Christina M. Ceisel is a Ph.D. Candidate at the Institute of Communications Research at the University of Illinois at Urbana Champaign.She has a B.S. in Media Studies from the University of Illinois at Urbana Champaign, and an MA in Social Science from the University of Chicago. Her research considers the role of identity, hybridity and authenticity in contemporary culture. She has presented and published on these themes as they relate to transnational childrens media, popular Latin American celebrity, and transnational foodways. Her dissertation work draws on cultural studies and qualitative methodolgies as she analyzes the role of food through ethnographic analyses of transnational media and culture, particularly as related to questions of gender, ethnic and racial identities and global consumption patterns.
Teaching Interests: Mass Media and Popular Culture; Advertising and Consumption; Food and Media; Gender, Race, and Media; Transnational Media; Critical Cultural Studies; Qualitative Methods
Dissertation Title: From Pilgrims to Culinary Tourists: Authentic Identities in Galicia, Spain During an Era of Global Nostalgia
Adviser: Angharad Valdivia
Wei-Fen Chen | firstname.lastname@example.org
Wei-Fen received her B.A. in English from National Kaohsiung Normal University and an M.A. in Journalism from National Taiwan University (NTU). She is the recipient of a Fulbright grant. Before coming to ICR, she started initially as a copywriter at a design house, a research assistant at NTU, and subsequently, a press liaison officer in government. She is interested in exploring the relationship between the contemporary consumption society and the mass media. Her recent studies focus on how advertisements of the fashion industry relate to the dwindling middle class in Taiwan, and examine how these tailored commercial messages respond to consumers identities under a special social context of economic recession.
Adviser: Dr. Michelle Nelson
Wenrui Chen | email@example.com
Wenrui Chen received her B.A. in Chinese language and literature and an M.A. in comparative literature from Sun Yat-sen University in China. She worked as an English teacher and later a newspaper editor in Guangzhou before coming to ICR. Her areas of interests include critical cultural studies, media studies, and Chinese cultural history. Recently, her research focuses on the history of Southern newspapers and their roles in the post-Mao Chinese culture. Wenrui is interested in clarifying the popular discourses in Chinese mainstream media by looking at the historical transformations of culture and asking the question of cultural modernity in the Chinese context.
Matt Crain | firstname.lastname@example.org
Matt's research examines media, technology, and political economy with a focus on the Internet and digital convergence. His dissertation looks at the historical development of online advertising and its implications for digital media economics and culture. He has published work on search engines, the financial sector and media ownership, and privacy. He received the 2012-2013 Graduate College Dissertation Fellowship and is a researcher with the Center for People and Infrastructures. At Illinois, he teaches courses in digital media and society, media economics, and mass communication.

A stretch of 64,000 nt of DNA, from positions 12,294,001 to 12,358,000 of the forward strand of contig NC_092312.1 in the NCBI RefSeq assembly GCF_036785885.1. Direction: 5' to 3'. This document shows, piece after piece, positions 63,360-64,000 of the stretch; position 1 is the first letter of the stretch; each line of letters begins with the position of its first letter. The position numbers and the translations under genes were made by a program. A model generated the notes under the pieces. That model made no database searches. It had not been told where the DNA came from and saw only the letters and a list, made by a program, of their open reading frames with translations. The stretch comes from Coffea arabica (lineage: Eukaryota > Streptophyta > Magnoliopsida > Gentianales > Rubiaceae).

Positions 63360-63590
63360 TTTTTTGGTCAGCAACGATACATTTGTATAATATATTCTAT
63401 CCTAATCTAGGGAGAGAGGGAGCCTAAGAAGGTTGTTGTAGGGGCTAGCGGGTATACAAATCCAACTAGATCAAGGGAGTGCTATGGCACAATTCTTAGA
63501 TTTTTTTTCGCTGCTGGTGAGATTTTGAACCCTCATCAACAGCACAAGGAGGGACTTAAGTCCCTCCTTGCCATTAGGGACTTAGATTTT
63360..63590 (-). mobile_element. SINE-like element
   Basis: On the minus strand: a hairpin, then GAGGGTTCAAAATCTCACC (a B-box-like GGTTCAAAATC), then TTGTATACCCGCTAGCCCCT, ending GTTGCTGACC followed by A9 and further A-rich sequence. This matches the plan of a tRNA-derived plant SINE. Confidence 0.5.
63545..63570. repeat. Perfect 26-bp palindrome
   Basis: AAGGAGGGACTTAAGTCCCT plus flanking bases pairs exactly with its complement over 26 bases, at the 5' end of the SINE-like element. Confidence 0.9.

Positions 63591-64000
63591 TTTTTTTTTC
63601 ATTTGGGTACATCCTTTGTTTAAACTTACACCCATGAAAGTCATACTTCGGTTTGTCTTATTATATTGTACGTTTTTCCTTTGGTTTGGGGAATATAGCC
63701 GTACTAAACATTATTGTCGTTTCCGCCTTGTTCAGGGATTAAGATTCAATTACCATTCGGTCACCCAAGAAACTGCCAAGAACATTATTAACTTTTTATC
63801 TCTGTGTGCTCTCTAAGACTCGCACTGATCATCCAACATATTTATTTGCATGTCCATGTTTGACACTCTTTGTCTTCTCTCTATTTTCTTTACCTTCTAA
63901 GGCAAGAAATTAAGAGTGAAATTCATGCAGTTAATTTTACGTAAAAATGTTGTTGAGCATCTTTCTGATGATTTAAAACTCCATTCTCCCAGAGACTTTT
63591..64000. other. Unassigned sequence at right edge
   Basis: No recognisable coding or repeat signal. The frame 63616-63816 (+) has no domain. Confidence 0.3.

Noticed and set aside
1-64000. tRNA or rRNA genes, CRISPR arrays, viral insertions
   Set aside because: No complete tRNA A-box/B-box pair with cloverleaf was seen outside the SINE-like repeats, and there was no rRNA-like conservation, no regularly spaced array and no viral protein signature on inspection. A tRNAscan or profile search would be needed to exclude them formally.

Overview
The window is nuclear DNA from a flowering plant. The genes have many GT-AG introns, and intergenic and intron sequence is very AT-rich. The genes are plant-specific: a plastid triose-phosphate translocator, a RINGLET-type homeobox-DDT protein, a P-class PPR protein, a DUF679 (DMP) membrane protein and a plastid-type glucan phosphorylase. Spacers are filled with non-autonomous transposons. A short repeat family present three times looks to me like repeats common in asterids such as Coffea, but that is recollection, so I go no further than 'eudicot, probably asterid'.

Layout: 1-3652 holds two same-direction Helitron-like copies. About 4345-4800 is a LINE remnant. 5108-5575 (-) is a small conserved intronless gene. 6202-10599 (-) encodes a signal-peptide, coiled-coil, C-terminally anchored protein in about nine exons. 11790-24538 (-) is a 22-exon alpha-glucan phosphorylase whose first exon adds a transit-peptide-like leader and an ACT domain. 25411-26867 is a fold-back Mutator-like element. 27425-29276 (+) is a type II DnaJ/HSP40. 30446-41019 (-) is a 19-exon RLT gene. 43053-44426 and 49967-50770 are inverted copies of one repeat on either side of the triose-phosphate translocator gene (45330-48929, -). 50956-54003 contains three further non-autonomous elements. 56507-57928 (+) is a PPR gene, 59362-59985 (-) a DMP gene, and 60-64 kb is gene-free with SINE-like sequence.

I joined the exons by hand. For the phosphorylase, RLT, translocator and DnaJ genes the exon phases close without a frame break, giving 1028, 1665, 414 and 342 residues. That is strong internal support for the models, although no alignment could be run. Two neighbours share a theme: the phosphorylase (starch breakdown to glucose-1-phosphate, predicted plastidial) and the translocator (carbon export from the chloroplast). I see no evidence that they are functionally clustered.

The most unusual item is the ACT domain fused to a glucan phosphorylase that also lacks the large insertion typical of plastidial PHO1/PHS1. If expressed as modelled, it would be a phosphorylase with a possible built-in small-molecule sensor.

Teaching interests: Digital Media, Media Economics, Mass Communication, Advertising, Media History
Prospective Dissertation Title: "The Revolution Will Be Commercialized: Finance, Public Policy, and the Construction of Internet Advertising"
Advisers: Dan Schiller and John Nerone
Personal website: matthewcrain.info
Letrell Crittenden | email@example.com
Black Public Sphere Theory, History of African American Journalists, Citizen Journalism, Journalism as Methodology, Convergence Journalism, Political Economy of Communications
Prospective dissertation title: "History of The National Association of Black Journalists"
Adviser: John Nerone
Personal website: voiceofphilly.wordpress.com
Katia Curbelo | firstname.lastname@example.org
Katia holds a B.A. in Modern Languages (French/Italian) from the University of Puerto Rico, and an M.A. in Romance Languages (Italian) from SUNY@Stony Brook. After graduating (2002) she joined the research group from Universit degli Studi di Messina (Saija) as RA/interpreter of Italian<->English during their research visit to NY/DC areas. Endowed by the Italian government, the group investigated transoceanic Italian-US immigration, its resulting diasporic communities (through interviews), and connections to Mussolinis government through Italian embassies. It was this rich research experience (i.e., qualitative) in NY/DC/Italy that opened the door to pursue graduate school. Between 2003-2007 she worked as grant writer/researcher for InterAmerican University, Puerto Rico, and as Italian instructor (PR & UIUC-IL) before joining ICR in 2008. In ICR her scholarly interests found a homefrom critical/cultural and media studies, cultural governmentality, rhetoric of democratic practices in art, to rural development through instructional media in the Americas. Her current research focuses on the interplay between government-produced instructional media and nation crafting discourses in redefining politico-economic and socio-cultural relations between countries. Her case study is Puerto Rico in its colonial relationship with the USA after WWIIs postcolonial era. From 2009-12, she was Co-Assistant Director for International Congress of Qualitative Inquiry (UIUC-Denzin).